Wednesday, February 18, 2009

Whisk Wednesdays—Blanquette de Lotte aux Petits Légumes (Monkfish in White-Wine Cream Sauce with Vegetables)

Blanquette de Lotte aux Petits Légumes (Monkfish in White-Wine Cream Sauce with Vegetables)Instead of veal stew, this is fish stew with a delicious white-wine cream sauce and a bunch of perfectly cooked vegetables.

In typical French cuisine fashion, I had to prepare all the vegetables separately. Well, actually the pearl onions and peas were allowed to share a pot, and technically the carrots, turnips and mushrooms shared the frying pan (although separately), much like bathing kids, one at a time. The green beans had their own pot to blanch in. So, three pots later (two if you think ahead and blanch the pearl onions/peas and green beans in the same boiling water), the vegetables were cooked and sat on the sidelines while I finished the fish.

Fish and Sauce
Monkfish is an ugly, large bottom-feeder fish. It has a firm texture and a delicate taste that is said to be "poor man's lobster". I was lucky to find some at my local fish store, but other bloggers in our Whisk Wednesdays group had trouble sourcing it. It turns out this fish is one that is overfished or caught in a manner that results in high levels of bycatch. I didn't know this until after I bought it, and my fishmonger said he gets it in every week from the Atlantic. I'll have to investigate this further if I make this again.

I fried the cubed fish in some butter. After it was browned, the fish rested on the side while the shallots cooked in more butter. Then I made a bit of a roux with some flour and the butter from frying the shallots. This cooked for a bit to remove its floury taste. To deglaze the pan, I used some white wine.

I returned the fish to its sauce to finish cooking along with some extra water for added moisture and a Bouquet Garni for added flavor. After simmering for 10 minutes, I removed the fish and set it aside while the sauce simmered for another 20 minutes. By adding the fish first, you're adding more flavor to the sauce, much like using a fish stock would. But you don't want to overcook the fish, so it is removed and the sauce gathers more flavor and mellows the acidity from the wine.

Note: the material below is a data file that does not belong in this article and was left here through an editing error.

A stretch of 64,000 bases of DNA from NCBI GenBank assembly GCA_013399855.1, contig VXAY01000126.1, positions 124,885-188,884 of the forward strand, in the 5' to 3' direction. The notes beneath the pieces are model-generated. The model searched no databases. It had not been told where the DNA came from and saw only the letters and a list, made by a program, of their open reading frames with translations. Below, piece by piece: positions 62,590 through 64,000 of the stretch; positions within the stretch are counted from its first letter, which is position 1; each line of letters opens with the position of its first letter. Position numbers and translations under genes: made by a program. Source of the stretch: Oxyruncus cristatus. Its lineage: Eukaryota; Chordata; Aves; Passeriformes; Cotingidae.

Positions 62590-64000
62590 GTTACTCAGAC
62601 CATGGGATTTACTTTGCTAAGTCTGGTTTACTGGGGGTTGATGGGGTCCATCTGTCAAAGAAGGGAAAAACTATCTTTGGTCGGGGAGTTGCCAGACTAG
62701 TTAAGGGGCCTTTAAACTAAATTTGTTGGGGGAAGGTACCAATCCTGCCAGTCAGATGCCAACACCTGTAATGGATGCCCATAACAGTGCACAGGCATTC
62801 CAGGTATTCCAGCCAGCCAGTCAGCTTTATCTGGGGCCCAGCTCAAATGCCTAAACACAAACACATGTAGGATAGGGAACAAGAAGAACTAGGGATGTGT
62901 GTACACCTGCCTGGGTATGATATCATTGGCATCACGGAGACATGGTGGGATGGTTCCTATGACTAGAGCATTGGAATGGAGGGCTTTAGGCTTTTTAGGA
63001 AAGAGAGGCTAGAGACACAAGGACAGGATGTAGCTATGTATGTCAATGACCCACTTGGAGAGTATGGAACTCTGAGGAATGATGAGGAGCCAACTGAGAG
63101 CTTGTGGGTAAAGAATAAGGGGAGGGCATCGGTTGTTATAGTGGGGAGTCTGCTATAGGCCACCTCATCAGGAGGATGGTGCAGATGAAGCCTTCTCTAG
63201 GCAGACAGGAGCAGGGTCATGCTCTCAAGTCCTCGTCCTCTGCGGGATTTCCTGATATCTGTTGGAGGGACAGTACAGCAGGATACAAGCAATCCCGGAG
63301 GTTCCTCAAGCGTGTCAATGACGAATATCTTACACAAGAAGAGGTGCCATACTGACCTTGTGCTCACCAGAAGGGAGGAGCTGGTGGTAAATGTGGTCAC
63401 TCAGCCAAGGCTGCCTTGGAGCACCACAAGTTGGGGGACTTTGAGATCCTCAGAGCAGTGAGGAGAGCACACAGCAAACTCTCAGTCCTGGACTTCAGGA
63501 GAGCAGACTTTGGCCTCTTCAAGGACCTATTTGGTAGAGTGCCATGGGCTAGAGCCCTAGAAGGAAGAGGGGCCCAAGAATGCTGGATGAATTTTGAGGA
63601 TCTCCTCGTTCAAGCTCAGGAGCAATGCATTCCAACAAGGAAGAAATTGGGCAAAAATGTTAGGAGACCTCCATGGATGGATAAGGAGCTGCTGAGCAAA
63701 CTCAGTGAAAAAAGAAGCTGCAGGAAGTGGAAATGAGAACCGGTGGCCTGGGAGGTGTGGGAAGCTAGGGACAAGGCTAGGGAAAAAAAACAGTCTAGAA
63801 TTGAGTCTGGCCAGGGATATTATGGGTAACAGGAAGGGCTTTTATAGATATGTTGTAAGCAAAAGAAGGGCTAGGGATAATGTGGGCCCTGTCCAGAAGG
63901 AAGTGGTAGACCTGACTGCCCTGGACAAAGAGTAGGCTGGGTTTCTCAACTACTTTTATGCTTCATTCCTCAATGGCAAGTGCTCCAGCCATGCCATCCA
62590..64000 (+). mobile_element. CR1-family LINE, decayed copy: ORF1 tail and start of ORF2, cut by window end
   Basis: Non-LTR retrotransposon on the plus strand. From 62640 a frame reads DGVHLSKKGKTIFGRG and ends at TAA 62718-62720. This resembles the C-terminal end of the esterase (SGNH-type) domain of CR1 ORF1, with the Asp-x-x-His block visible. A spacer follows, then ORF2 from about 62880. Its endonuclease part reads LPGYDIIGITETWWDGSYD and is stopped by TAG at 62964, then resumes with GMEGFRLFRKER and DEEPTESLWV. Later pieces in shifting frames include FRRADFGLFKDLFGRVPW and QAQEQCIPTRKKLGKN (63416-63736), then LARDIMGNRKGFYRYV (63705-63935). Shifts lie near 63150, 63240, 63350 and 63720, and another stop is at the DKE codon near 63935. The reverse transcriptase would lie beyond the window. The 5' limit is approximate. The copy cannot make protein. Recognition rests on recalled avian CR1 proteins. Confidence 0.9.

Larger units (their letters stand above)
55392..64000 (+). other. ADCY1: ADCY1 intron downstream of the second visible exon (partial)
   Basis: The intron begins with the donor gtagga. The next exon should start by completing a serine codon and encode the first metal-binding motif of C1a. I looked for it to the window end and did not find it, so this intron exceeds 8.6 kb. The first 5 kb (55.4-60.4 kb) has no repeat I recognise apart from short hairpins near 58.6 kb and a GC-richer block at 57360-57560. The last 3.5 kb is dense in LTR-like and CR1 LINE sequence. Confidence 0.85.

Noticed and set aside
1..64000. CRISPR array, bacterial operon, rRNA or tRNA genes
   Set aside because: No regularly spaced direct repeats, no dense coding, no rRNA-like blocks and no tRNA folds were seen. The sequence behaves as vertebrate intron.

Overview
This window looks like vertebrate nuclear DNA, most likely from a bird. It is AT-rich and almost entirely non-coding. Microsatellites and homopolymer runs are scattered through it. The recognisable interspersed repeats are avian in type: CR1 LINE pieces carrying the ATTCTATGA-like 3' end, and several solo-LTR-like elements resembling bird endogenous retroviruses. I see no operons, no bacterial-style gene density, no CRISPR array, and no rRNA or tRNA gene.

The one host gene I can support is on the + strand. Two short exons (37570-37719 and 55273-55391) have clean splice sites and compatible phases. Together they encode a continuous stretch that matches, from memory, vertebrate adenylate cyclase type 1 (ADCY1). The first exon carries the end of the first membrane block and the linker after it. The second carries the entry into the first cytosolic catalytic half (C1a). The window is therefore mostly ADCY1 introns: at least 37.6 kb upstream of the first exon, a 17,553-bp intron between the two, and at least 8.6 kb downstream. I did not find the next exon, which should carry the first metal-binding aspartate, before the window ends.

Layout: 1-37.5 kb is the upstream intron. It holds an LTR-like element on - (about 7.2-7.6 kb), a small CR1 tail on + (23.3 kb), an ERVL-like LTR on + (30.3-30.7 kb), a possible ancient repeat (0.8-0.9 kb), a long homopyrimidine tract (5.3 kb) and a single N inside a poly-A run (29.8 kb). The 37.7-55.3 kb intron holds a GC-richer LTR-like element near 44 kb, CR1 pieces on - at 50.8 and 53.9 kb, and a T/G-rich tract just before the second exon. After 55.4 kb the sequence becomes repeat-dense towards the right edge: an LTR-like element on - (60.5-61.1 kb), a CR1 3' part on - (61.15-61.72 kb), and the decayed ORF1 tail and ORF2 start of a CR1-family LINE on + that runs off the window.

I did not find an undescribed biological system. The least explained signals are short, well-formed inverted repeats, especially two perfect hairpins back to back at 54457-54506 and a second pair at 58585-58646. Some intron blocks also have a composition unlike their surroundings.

After removing the Bouquet Garni, I added the hot sauce slowly to the liaison of cream and yolk, making sure not to curdle the egg. Then I returned everything, including the petits légumes to the pan and warmed it all up (avoiding any bubbles or boiling so that the sauce would not separate). With a sprinkle of parsley, thyme or chervil, this fish dish was ready to eat.


Serves 6 (I halved the recipe.)

Blanquette de Lotte aux Petits Légumes (Monkfish in White-Wine Cream Sauce with Vegetables) mise en place
3 ounces carrots
3 ounces turnips
3 ounces green beans
3 ounces shelled green peas
12 pearl onions, peeled
2 tablespoons unsalted butter
Freshly ground pepper
3 ounces button or quartered large mushrooms, trimmed, rinsed, and dried

1¼ pounds monkfish fillets
3 tablespoons unsalted butter
½ large shallot, chopped fine
2½ tablespoons all-purpose flour
½ cup dry white wine
Bouquet Garni
Salt and freshly ground black pepper
1 egg yolk
½ cup heavy cream
Chervil or parsley leaves for garnish

You can find the recipe for Blanquette de Lotte aux Petits Légumes (Monkfish in White-Wine Cream Sauce with Vegetables) in the book Le Cordon Bleu at Home. To see how the rest of the Whisk Wednesdays group fared with their recipe, click here (or check out the sidebar) and then click on each blogger!

Tasting Notes
I loved this fish stew (even better than the veal stew we made earlier). The smooth, creamy sauce with its morsels of vegetables was delicious! And monkfish is a very nice tasting meaty fish. It doesn't have the fishy smell or taste that some fish have. I'm sure this recipe would adapt well to chicken too.
"Monkfish is called the poor man's lobster.
As long as people never see what it looks like whole, they love it."
— Werner Auer, Executive chef, Hyatt Regency Hotel, Houston
Next Class
Pintadeaux au Chou (Guinea Hen with Cabbage) pages 44-45

. . . . . . . . . .

Running total: $1,083.72 + $17.49 (monkfish) + $8.82 = $1,110.03
($8.77 per serving)

Butter used so far: 10 pounds

. . . . . . . . . .
::Whisk Wednesdays::
We're cooking our way through a cooking school curriculum using the Le Cordon Bleu at Home cookbook. The "classes" are based on the Le Cordon Bleu curriculum found online and used as a guideline. Not all the items in the curriculum are in the cookbook, but most are. Where the items are not in the book, we try to find a suitable substitution. Find out more here.